Revolution's Pilot Delivers Signature JJ Abrams Twists and Turns
Since the inception of ABC's mega-hit Lost, producers spanning the major networks have sought to recapture the lightning in a bottle brilliance of that series. Many worthwhile shows have been doomed from the get-go, merely by staking their reputation on being "the next Lost" (remember Flash Forward and The Event?), a bar set so insanely high that that no fledgling series has yet to live up to that claim.
Enter Revolution, produced by JJ Abrams, the actual mastermind behind Lost as well as the hit shows Alias and the recent Star Trek reboot. So, has Abrams himself finally been able to give us an offering worthy of usurping the coveted Lost throne? Let's discuss.
From the opening frame of the series pilot (which is available for viewing in its entirety on Hulu right now) it's clear this has JJ's finger prints all over it. The voice of Elizabeth Mitchell (who played Juliet in Lost) engages in a mundane conversation with her mother as her five year old daughter zones out to Loony Tunes on the tube. Suddenly her husband barges inside in a panic and frantically calls his brother, letting him know that "It's all going to turn off and it will never turn back on again!" As his bewildered brother tries to make sense of the cryptic warning, their conversation is suddenly cut short. The lights inside the car start to flicker, the ground shakes with tremors beneath its wheels and, we gather, across the world as well. All signs of electricity cut out, and moments later, 747's tumble from the sky down to cityscapes and explode on impact. This earth shattering event is our set up for the central premise of Revolution. We've entered a world in which electricity suddenly stopped working, and now we've got to find out why.
We jump fifteen years into the future, where we're treated to beautiful landscapes of our world as it once was ravaged by nature. Skyscrapers, bridges, baseball stadiums, and more lost in a sea of vines crumbling due to the inevitable neglect a world without electricity would incur. We meet the grown up Charlie Matheson, the young girl watching Bugs Bunny at the top. For her, a technologized world is a fuzzy memory, and she and her family have to contend with the struggles of living in the new world; a world besieged by bands of roaming militias, lawlessness, and a total lack of toilet paper.
So let's take a moment now to take inventory of all the similarities to Lost we have within the first five minutes: both premieres begin with what seems like a day that couldn't be more ordinary turning into a day of extraordinary tragedy. The tragedy itself thrusts our characters into a desperate and primitive world, and immediately we are tasked with the question "How did this happen and why?" Stylistically much is similar as well. Just like Lost, we've got an eclectic cast made up of recognizable yet not overtly famous veteran actors. We've got the same approach to score from the same composer. We've got stunning natural tableaus and the "every man for himself" ideology colliding with the notion of protecting your fellow man. Finally, although we don't know what's behind the catastrophe that's set up the world of this series, it gives us a strong feeling that the answers must lie in a rather complex conspiracy, and that the explanation just might be supernatural in nature.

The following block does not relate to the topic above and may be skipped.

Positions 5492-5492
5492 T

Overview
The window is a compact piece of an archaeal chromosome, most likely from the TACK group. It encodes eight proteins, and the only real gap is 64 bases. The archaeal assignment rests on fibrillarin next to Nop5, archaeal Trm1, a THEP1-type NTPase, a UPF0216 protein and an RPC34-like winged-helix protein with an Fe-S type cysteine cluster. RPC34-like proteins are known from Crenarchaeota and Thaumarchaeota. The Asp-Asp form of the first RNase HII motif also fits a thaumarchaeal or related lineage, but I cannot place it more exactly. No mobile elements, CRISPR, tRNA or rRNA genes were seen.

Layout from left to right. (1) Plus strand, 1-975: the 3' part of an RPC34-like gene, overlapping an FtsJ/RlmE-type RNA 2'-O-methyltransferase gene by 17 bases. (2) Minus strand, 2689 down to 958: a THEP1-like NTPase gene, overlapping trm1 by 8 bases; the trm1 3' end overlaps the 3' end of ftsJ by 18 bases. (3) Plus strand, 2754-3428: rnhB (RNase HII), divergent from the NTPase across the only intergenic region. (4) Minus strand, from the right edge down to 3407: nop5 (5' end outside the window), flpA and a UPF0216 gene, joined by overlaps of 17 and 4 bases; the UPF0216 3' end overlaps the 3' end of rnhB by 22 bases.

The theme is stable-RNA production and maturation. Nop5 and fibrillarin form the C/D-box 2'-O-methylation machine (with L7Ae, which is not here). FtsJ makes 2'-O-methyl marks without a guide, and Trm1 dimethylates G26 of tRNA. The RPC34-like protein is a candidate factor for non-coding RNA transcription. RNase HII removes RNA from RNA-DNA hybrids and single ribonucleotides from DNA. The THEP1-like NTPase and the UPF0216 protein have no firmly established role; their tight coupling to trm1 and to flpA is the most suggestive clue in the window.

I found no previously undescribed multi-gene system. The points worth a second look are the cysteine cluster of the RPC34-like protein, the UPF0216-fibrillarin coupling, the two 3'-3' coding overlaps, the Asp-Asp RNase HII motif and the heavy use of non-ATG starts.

Okay, so it's INCREDIBLY similar to Lost in all these respects, but does it match its level of quality? That remains to be seen because, keep in mind, we're comparing it to one of the greatest series of all time here. The truth is, in spite of some kinks, Revolution's pilot is definitely worth your time. The Jon Favreau directed opener covers a lot of ground in its forty-three minutes, and contains more goodies for viewers than missteps. In terms of the cast, the overall look of the series, and the pacing, everything is spot on. The show does seem to brush into the spirit of melodrama unintentionally here and there, and that's when the show is at its weakest. It's unclear yet if this is a characteristic that will continue to dog the show; it's quite possible that this is just a by-product of having to cover so many plot points so quickly, and as the series progresses it will come into it's own. Part of Lost''s brilliance was that the drama that unfolded seemed so effortless. We can see some of the strings being pulled here, but the action surrounding it all is immersive enough that we're not taken out of the experience when they appear.
Pilots on their own (and even the first several episodes of a series) are not always an indication of whether or not a show will be extraordinary. Revolution is off to a promising start, though, so let's keep an eye on it and see what develops. There's a lot we couldn't get into here for fear of releasing spoilers, but any fan of good storytelling should check out the twists and turns of its opening episode for themselves.
Do you think it'll hold up to Lost?